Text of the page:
Despite the increasing use of lamotrigine (LTG) in bipolar disorder, little is known about its impact on cognition in bipolar patients. Therefore, we have evaluated 33 bipolar I and II patients on cognitive measures (verbal memory, attention, executive functions) while receiving either LTG (n = 15) or another anticonvulsant (carbamazepine or valproate; n = 18). Patients receiving LTG were generally diagnosed as having bipolar II disorder, had experienced more depressive episodes but a lesser number of hospitalizations, and had better performance than the patients receiving carbamazepine or valproate on the verbal fluency task. A moderate effect size also suggests that both groups may differ on the immediate verbal memory test (California Verbal Learning Test). These preliminary results suggest a safer neurocognitive profile of LTG on bipolar patients, as compared with other anticonvulsants.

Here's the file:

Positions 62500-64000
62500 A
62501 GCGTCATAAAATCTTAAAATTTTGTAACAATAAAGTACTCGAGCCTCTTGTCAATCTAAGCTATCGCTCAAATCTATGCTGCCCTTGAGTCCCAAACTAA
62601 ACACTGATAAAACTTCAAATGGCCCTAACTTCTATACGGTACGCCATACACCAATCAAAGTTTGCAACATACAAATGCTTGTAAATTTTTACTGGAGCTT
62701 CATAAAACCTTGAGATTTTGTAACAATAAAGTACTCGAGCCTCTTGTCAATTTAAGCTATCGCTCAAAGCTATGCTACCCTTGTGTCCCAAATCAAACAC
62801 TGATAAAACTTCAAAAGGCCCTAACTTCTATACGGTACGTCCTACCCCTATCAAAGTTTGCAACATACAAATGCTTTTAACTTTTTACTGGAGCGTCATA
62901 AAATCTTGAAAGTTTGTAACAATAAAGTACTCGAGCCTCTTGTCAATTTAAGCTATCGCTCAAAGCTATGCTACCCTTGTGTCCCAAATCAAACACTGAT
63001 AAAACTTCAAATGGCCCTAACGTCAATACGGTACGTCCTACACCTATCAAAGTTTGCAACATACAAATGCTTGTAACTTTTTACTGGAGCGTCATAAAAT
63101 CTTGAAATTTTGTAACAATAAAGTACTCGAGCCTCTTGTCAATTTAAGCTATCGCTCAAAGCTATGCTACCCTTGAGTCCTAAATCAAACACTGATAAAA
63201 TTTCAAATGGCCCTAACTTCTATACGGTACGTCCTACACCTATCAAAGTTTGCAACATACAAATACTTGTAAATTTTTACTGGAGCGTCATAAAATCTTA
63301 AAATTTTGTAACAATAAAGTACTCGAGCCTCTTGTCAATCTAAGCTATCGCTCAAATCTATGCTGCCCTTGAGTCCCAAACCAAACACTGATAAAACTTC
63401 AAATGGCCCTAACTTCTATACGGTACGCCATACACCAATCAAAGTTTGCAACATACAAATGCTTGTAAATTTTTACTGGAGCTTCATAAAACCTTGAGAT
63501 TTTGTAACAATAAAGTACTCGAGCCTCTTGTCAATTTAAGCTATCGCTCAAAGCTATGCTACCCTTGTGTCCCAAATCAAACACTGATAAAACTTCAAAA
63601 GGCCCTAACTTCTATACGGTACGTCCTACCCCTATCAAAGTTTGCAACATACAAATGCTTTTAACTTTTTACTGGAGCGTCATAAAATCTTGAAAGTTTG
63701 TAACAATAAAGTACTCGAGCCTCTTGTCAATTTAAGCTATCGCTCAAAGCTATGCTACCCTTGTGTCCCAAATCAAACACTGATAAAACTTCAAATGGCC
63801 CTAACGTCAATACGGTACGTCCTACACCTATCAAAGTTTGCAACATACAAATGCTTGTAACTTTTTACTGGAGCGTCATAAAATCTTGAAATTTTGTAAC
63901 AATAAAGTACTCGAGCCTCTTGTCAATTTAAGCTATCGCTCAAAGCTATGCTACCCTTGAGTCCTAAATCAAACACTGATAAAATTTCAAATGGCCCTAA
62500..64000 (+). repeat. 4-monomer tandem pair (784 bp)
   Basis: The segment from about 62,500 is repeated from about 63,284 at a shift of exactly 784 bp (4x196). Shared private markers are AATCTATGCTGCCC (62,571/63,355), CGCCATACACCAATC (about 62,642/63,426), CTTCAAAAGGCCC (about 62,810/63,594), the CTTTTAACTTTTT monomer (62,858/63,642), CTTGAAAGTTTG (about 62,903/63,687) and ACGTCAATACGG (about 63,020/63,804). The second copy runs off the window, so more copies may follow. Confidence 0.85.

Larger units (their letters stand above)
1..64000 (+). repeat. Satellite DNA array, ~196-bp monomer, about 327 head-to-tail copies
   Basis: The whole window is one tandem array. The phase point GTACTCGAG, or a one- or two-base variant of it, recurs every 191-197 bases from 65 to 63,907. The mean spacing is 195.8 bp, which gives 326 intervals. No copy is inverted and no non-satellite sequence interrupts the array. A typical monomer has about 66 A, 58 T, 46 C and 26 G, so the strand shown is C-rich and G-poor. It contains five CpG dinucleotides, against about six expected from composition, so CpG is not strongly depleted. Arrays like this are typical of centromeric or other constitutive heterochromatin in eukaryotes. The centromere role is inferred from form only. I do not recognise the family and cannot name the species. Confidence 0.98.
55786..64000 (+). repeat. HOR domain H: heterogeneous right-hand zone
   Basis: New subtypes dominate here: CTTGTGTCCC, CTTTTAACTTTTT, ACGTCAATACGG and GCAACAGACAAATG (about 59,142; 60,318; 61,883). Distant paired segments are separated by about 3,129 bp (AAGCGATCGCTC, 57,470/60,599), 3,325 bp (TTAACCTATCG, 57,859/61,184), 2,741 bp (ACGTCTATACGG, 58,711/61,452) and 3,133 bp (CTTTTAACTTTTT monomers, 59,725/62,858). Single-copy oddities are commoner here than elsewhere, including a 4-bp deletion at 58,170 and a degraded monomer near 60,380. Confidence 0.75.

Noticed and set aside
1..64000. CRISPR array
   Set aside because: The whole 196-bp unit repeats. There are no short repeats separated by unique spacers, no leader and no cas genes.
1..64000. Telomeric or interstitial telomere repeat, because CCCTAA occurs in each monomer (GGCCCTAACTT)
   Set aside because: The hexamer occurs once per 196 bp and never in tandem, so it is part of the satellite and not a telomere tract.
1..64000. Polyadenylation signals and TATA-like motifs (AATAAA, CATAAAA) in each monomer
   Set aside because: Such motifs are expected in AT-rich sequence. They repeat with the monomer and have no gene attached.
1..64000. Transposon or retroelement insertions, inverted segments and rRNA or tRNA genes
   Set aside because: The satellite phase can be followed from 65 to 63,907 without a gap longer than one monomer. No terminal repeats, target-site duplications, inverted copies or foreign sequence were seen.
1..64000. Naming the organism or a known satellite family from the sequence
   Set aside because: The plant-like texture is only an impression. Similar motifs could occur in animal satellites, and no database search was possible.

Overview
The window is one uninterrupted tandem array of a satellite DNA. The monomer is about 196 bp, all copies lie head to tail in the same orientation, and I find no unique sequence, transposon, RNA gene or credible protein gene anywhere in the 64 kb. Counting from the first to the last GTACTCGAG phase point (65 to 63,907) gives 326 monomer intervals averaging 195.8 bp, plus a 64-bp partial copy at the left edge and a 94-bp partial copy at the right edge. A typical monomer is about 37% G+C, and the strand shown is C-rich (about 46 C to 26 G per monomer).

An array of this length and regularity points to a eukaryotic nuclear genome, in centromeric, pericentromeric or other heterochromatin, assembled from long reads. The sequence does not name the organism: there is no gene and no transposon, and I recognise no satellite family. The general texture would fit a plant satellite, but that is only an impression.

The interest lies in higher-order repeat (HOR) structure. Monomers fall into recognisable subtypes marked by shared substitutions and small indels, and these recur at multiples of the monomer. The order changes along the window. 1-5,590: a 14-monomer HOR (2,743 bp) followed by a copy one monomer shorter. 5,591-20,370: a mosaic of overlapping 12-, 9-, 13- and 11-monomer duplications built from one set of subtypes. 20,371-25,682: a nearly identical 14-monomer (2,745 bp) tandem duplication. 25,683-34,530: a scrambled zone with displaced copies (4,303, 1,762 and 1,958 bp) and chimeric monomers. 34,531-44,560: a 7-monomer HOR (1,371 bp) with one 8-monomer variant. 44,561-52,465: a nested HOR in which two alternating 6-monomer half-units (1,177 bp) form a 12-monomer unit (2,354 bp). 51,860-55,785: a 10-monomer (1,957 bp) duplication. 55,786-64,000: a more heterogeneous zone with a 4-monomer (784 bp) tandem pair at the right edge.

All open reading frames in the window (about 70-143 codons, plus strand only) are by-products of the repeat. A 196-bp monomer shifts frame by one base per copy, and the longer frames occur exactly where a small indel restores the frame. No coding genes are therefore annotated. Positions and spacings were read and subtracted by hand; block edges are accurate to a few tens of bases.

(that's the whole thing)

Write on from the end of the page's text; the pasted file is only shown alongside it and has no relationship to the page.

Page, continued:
Bipolar Disorders Program, Hospital Clinic, University of Barcelona, IDIBAPS, Barcelona, Spain.
Received July 6, 2005; accepted after revision January 4, 2006.
This research was funded by a Stanley Medical Research Institute Center grant.
Address correspondence and reprint requests to Eduard Vieta, MD, PhD, Hospital Clinic, University of Barcelona, IDIBAPS, Barcelona, Spain. E-mail: firstname.lastname@example.org.